I arrived early, I always do, for my 9:00 am Friday appointment at the Infectious Disease Clinic. As I am puzzled why they would bring me in for a 9:00 am appointment only to have me sit in the waiting area for 3 hours I observe all of the people coming and going. Several people carrying the fanny pac and pump, the same as the one that has been strapped to me for the last month that I have grown to hate. Some people looking very sick while others appear to be fine. Having arrived at this clinic though, I realized they all had something serious going on inside their bodies, I wondered what their stories were.

It isn’t until after the noon hour that I am escorted into a room inside the clinic. The nurse takes my vitals, comments on my high heart rate and I tell her that I’m probably just nervous. I wait another two hours to see a Doctor… I had really developed my patience through this entire ordeal, especially as it pertained to the hospital and their lack of inter departmental communication. That said, my wife, was having a meltdown that we had been sitting there all day and essentially nothing had been done yet.

Finally, mid afternoon, a Resident Doctor shows up. I appreciate the training that is required to become a Doctor, I honestly do but at this point in my care I had experienced a Neuro Surgery Resident ineffectively wiggling a straw inside my head, another one botching the stitches on my head and getting blood all over my face, back and freaking my sister in law out as I am fleeing a blood soaked hospital bed in search of the shower just as she is arriving to visit. I was tired, I just wanted the real Doctor to figure out what they were going to do with this line sticking out of my arm.

Get Better HQ | Infectious Disease CliniI outline my symptoms, tired and still having a nap multiple times per day, diarrhea, my wife says my heart rate seems high… Wait another hour for the Doctor in charge, he says OK we are going to check your bloodwork, we are going to do an EKG and then we will keep you on the meds until we see your CT results next week. I agree, somewhat disappointed that I have waited around all day to learn basically nothing but that is what I have come to understand about dealing with illness, health issues and hospitals. There is a lot of waiting, there always seems to be more questions than answers, the delays and the not knowing can take the wind out of your sails over and over and squash your hope very quickly.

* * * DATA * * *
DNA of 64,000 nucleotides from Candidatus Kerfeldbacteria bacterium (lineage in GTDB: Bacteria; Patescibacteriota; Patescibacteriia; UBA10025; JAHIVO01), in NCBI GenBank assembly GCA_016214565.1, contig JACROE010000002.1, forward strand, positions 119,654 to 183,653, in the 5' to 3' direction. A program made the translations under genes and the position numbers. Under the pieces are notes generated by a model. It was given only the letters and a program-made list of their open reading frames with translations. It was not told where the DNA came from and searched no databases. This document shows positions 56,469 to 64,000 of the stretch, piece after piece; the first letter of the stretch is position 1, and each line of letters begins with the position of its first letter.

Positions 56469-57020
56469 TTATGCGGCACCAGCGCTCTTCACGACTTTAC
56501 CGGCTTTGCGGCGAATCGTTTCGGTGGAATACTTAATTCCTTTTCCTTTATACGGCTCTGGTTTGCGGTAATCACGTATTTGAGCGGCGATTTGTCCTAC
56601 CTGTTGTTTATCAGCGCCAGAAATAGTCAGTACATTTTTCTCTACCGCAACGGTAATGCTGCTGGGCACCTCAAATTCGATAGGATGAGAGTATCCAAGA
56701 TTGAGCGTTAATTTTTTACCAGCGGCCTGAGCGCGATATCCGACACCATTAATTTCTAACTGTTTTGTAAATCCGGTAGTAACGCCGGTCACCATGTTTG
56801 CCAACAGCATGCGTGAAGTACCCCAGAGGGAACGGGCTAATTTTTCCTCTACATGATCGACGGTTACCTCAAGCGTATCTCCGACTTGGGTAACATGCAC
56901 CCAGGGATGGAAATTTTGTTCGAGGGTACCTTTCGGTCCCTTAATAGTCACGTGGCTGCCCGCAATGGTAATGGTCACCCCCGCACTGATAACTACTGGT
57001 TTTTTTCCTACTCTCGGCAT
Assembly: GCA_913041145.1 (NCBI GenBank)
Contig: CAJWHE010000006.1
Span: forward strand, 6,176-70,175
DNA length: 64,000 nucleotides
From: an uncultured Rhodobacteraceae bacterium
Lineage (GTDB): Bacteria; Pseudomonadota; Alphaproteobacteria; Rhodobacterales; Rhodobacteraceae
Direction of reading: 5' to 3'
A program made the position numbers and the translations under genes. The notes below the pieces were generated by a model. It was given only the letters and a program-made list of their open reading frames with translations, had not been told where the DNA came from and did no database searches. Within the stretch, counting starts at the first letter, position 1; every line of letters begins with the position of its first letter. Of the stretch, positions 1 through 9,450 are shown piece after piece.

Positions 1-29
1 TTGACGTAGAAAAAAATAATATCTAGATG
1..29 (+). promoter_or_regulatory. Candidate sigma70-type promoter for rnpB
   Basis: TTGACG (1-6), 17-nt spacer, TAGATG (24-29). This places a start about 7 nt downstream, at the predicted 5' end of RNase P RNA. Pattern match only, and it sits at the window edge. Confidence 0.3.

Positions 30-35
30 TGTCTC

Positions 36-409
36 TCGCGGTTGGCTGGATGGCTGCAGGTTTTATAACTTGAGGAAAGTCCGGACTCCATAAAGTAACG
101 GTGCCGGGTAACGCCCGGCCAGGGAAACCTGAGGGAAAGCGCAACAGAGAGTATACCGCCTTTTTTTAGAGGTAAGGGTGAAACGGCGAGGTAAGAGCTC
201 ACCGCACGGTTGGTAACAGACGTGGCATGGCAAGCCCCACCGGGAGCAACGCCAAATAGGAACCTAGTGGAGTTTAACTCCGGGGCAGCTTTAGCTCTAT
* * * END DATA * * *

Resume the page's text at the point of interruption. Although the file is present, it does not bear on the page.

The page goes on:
The EKG nurse says my heart rate does appear high but doesn’t see anything wrong. They draw blood and I am released with an appointment booked for the following Friday. We walk over to the pharmacy where we had been doing doing drug deals every Friday, drop another $100 and make the 45 minute drive home. I am exhausted, I go for a nap. At some point I hear the phone ring and my wife talking, the conversation ends, she comes into the room, her face can’t lie, there is something wrong. The clinic had just got my bloodwork back, my white blood cell count was dangerously low.

I arrive back at the clinic Saturday morning at 8:30 am. Understanding that I am vulnerable to any kind of bug and that I now have to visit the Infectious Disease Clinic where they treat the life threatening types of infections, I decide to wear a mask. This time, I am urgently escorted in. I meet a different Doctor who immediately gets on my good side when he tells me someone screwed up and they should have been testing my blood weekly. He conducts a very thorough review of my history and explains the blood work to us. That is when it really hit me, even at the level of Doctor, there are people that take their jobs seriously working right along others who don’t in every walk of life. This guy meant business though and he was going to get to the bottom of it.